Be More Like Chase

Who is this for? Those looking for a few takeaways from the recent NMX conference in Las Vegas.

I’m basking in the afterglow of an amazing few days at New Media Expo (or NMX as the kids like to call it) in Las Vegas. My notebook runneth over with nuggets of wisdom and truth. My panel with Chase Reeves, Justin Jackson and my podcasting partner-in-crime, Mike Vardy, was seemingly well received. My voice is gone but slowly recovering from a mixture of dry Vegas air and far too many conversations to count. And my liver … well, my liver isn’t very happy with me right now, but let’s not dwell.

I learned a lot over these past days, largely due to some of the best encounters and conversations in the halls and at the bar that I’ve had in a very long time. But if there’s one thing I’m going to remember, if there’s one thing I plan to take away, it’s this: I need to be more like Chase Reeves. In fact, I think we all do.

Now I’m not suggesting that I, or the rest of us for that matter, should try to start acting like him. We’d all fail miserably, and bartenders all over the world would struggle to keep up with the demand for Negroni and Fernet. I just noticed a few Chase-centric takeaways (they say you’re supposed to look for takeaways at conferences, after all) that I believe we could all benefit from.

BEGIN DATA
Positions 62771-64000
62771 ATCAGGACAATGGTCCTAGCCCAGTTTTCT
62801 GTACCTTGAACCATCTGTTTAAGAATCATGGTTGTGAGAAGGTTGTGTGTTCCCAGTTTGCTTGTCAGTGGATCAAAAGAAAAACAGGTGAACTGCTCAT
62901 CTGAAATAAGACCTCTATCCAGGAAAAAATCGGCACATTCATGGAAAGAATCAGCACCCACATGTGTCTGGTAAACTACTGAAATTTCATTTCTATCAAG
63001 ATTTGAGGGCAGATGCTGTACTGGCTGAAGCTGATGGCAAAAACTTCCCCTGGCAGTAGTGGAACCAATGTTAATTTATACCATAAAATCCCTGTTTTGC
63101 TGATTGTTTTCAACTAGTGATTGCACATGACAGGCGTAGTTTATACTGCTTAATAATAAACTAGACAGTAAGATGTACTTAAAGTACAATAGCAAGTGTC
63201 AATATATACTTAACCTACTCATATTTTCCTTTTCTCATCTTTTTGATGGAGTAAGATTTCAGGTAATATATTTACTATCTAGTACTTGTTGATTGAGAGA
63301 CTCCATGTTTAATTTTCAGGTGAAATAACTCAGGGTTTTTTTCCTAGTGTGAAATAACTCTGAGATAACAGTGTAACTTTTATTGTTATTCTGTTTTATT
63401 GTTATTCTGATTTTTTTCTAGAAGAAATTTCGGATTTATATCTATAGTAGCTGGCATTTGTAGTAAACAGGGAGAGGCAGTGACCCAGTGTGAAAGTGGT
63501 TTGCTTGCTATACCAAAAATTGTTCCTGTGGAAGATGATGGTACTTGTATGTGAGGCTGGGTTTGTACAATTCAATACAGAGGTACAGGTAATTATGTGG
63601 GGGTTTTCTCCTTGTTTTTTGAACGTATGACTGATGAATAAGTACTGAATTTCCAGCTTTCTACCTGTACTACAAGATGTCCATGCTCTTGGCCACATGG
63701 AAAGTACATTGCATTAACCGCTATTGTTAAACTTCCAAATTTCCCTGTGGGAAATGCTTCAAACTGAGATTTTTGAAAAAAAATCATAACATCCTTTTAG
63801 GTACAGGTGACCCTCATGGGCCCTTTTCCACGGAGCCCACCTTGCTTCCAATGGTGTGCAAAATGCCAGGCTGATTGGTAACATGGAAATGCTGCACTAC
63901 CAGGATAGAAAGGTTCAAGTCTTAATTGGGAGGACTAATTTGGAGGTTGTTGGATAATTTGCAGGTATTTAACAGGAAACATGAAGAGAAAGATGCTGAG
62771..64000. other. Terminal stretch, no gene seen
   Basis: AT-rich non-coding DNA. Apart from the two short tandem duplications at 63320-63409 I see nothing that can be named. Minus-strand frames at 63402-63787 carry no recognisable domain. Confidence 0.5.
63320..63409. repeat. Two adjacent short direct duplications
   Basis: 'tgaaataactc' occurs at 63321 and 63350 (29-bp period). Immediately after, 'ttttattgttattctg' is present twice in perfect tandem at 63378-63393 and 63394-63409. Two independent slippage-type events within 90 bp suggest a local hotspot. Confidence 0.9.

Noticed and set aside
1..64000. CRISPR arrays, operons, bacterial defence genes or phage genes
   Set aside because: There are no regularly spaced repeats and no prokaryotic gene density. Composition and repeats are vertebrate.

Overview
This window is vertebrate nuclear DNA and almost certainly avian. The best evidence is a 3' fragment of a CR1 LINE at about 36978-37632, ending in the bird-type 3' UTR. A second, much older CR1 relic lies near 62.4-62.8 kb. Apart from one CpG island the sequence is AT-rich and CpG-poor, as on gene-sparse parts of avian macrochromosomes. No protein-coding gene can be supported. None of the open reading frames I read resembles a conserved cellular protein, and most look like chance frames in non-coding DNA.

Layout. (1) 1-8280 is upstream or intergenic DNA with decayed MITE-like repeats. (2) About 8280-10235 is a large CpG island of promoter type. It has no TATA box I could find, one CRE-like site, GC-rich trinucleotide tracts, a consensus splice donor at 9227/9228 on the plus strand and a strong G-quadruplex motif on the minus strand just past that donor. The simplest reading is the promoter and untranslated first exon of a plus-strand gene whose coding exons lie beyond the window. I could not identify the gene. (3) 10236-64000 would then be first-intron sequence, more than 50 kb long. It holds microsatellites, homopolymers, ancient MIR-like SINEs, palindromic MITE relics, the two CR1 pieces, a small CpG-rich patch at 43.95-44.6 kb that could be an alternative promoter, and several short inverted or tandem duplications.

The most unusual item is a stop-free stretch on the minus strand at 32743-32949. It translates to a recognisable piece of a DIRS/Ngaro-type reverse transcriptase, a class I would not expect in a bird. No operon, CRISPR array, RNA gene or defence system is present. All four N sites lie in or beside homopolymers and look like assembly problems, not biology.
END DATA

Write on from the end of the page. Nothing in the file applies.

Make Everyone Feel Amazing

The first thing you notice about Chase is how good he makes you feel. Then you realize that he makes everyone he comes into contact with feel exactly that good. You also realize that this isn’t about him wanting you to like him (no matter how many times tells you that this is why he does it). It’s about him actually wanting everyone and anyone around him to feel amazing. Good times follow good feelings, and Chase knows how to create them both.

I plan to start working a lot harder to make the people around me realize just how special they are. I plan on saying more of the things that I believe to be true about those people but feel far too self-conscious to say.

Work Hard, Get Good

Chase is a maker. He is a creator. A big part of his ability to make so many of the ideas in his head come to life are the skills he has painstakingly cultivated over the years. There’s no shortage of inherent talent and intelligence there, but it’s his drive to learn new skills that makes the man a force to be reckoned with.

I’ve spent so much time over the years trying to figure out what I really want to do with my life. I wish I had spent it all figuring out how to do things. Chase is the embodiment of what happens when someone continually takes the time to develop new skills. He’s a living reminder that building skills trumps chasing passions.